Vanuatu Institute of Teacher Education

Institut de Formation des Enseignants du Vanuatu






History of VITE

.:Teacher Training pre-Independence


The first government-sponsored teacher training institution in Vanuatu opened in 1962, eighteen years before Independence. This was the Kawenu Teacher Training College. Up to this date all teacher training had been provided at mission-run establishments such as the Tangoa Training Institute. In 1959 the British Administration appointed its first Education Officer and gradually, over the years, acquired direct responsibility from most missions for English-medium primary education.

Funded by the British Administration of the New Hebrides Condominium, the Kawenu Teacher Training College was established to train English primary school teachers. It provided a two year course initially for lower classes only, then later for all primary classes. In addition it ran shorter inservice courses. In the early 1970s a three year course was established, admitting students who had completed three years of junior secondary school.

In 1977 Kawenu College amalgamated with the British Secondary School to form Malapoa College. In association with the University of the South Pacific, the College offered a teaching diploma for students who had completed six years of secondary education, including a teacher training component.

The first government-sponsored teacher training institution in Vanuatu opened in 1962, eighteen years before Independence. This was the Kawenu Teacher Training College. Up to this date all teacher training had been provided at mission-run establishments such as the Tangoa Training Institute. In 1959 the British Administration appointed its first Education Officer and gradually, over the years, acquired direct responsibility from most missions for English-medium primary education.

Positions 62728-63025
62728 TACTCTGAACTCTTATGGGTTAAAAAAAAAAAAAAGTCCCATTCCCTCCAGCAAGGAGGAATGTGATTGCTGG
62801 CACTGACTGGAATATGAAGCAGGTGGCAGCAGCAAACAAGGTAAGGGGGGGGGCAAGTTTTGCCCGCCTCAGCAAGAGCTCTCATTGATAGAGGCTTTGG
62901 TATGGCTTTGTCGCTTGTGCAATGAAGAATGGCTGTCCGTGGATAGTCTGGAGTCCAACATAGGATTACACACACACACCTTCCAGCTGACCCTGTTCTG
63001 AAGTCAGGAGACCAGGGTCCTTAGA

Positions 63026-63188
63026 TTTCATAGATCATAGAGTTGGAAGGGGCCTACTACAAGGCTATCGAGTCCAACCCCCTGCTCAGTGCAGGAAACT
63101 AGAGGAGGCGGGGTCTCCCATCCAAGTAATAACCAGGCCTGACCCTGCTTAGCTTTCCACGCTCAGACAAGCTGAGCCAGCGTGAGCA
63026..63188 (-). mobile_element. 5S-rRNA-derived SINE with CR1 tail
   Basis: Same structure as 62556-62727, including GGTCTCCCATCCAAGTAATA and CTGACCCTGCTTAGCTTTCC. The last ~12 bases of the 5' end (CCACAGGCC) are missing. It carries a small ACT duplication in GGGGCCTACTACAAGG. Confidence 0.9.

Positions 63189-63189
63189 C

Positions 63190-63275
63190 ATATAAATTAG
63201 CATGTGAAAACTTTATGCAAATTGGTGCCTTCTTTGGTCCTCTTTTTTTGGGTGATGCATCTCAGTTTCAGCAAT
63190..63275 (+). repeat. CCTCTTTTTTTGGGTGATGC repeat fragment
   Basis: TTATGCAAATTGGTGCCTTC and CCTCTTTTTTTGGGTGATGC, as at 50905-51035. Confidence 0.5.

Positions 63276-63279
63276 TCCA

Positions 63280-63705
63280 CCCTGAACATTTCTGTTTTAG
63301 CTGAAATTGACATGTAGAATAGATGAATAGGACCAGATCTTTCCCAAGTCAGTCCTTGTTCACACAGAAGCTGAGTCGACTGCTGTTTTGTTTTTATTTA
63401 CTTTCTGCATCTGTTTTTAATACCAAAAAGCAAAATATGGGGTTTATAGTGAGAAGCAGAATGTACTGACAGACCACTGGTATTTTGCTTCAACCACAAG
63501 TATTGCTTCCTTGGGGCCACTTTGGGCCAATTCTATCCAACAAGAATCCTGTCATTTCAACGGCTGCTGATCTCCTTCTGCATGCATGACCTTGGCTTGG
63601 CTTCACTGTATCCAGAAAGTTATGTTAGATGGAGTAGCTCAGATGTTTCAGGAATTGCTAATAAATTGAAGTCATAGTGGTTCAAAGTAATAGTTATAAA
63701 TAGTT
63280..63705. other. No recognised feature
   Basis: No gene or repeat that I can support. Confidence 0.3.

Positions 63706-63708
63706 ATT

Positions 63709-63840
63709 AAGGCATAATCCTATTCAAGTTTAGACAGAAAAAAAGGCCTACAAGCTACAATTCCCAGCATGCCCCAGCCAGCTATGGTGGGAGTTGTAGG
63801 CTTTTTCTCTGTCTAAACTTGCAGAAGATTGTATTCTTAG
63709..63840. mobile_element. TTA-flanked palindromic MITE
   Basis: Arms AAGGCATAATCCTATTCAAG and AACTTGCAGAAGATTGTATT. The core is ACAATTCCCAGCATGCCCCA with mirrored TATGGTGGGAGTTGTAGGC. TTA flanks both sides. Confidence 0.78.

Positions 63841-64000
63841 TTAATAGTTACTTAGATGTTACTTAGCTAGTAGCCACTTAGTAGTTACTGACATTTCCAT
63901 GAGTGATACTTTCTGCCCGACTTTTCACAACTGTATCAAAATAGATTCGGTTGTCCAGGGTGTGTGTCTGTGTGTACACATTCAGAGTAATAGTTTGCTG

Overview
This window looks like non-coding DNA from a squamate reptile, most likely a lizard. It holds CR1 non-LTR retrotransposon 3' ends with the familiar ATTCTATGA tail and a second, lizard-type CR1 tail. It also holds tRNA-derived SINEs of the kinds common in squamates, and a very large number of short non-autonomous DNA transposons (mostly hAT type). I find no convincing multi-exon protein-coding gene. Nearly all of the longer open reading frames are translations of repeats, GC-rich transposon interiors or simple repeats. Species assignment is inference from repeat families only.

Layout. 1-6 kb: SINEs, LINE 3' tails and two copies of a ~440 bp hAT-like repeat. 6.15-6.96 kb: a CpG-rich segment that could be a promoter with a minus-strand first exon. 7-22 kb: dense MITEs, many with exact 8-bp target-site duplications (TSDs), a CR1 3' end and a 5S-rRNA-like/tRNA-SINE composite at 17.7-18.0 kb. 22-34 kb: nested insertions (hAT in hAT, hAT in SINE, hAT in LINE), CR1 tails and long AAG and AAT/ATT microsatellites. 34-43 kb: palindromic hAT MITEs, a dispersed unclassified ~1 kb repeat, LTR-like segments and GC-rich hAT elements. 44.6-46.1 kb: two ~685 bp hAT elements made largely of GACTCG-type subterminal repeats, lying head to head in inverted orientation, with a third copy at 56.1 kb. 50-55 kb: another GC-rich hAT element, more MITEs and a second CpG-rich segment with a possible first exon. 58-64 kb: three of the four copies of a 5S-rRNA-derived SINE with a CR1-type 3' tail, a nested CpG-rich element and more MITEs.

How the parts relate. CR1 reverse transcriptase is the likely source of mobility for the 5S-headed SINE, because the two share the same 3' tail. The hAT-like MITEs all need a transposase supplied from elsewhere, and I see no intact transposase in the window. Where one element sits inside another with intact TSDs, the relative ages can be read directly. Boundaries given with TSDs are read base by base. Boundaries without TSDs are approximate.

Funded by the British Administration of the New Hebrides Condominium, the Kawenu Teacher Training College was established to train English primary school teachers. It provided a two year course initially for lower classes only, then later for all primary classes. In addition it ran shorter inservice courses. In the early 1970s a three year course was established, admitting students who had completed three years of junior secondary school.

In 1977 Kawenu College amalgamated with the British Secondary School to form Malapoa College. In association with the University of the South Pacific, the College offered a teaching diploma for students who had completed six years of secondary education, including a teacher training component.